A Debt of Gratitude
Harvard’s Rulan C. Pian gave her students more than good tones – her love of teaching gave them an inspiration that has lasted a lifetime
By Perry Link
When I went to college in 1962, I knew that I liked languages, English as well as others. In high school I had taken French, and I thought that in college I would try Chinese. I had lived two years in India as a boy, and might have taken Hindi, but Harvard didn't offer Hindi. It did offer Sanskrit, but I wanted to talk to people who were still alive. "Don't do it," said the undergraduate adviser for Far Eastern Languages, as the department was known in that era. "In your freshman year you should get started in a basic discipline. Chinese takes a lot of time. You can do it next year." For this reason I did not meet Rulan C. Pian until fall of 1963, at the beginning of my sophomore year. I took her course Chinese B. It was a beginning course, but B didn't stand for beginning. (I never did learn what the B stood for.) The adviser a year earlier had been right about one thing: the course took a lot of time. I split my time 50-50 – half on Chinese B, half on everything else.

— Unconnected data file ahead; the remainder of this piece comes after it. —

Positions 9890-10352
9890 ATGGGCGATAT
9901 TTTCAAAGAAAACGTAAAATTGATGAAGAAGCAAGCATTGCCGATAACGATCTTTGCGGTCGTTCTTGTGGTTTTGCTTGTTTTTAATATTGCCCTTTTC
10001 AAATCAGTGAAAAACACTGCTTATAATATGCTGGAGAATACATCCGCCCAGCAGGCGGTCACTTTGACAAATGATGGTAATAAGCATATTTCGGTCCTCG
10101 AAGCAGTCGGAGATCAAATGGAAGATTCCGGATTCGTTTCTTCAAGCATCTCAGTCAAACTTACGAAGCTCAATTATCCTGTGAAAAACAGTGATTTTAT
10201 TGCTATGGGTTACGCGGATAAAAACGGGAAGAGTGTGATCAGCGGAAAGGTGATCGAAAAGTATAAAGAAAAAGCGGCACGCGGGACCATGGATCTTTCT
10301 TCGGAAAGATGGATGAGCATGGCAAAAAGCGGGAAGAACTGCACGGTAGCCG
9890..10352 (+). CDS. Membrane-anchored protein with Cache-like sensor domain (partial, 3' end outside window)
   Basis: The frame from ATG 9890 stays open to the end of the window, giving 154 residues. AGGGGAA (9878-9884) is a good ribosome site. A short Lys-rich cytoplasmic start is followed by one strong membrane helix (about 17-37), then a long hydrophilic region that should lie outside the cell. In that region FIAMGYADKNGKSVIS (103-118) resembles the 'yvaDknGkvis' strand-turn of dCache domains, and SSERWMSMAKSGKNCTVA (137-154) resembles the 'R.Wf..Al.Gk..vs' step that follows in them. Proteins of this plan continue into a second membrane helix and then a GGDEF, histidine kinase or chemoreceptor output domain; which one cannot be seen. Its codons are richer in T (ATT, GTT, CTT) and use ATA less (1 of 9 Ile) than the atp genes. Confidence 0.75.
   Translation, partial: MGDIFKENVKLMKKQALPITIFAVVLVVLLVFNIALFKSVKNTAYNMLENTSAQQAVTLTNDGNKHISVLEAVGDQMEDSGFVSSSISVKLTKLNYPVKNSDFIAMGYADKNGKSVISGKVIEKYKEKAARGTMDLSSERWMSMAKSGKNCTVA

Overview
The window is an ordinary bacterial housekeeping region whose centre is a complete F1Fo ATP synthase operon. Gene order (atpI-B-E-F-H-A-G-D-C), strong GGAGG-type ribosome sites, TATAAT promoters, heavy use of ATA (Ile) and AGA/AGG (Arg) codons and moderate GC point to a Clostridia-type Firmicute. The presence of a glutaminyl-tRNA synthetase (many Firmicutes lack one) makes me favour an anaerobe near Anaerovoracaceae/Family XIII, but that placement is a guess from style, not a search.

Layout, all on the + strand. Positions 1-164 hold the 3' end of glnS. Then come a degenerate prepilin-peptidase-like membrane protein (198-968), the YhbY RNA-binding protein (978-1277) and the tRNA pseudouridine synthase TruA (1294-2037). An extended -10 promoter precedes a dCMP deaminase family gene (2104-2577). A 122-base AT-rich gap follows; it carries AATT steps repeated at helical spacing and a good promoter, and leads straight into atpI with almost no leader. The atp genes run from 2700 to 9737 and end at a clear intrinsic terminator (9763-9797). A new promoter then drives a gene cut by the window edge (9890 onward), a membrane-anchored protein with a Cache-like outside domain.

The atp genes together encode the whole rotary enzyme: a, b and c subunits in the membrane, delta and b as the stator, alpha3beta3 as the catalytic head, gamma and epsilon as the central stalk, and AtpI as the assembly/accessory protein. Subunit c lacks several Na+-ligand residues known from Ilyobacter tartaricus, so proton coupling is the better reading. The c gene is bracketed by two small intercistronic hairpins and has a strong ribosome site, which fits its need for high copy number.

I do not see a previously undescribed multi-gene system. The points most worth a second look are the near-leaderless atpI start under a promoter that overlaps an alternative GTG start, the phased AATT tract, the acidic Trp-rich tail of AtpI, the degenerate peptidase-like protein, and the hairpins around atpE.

January 6, 2014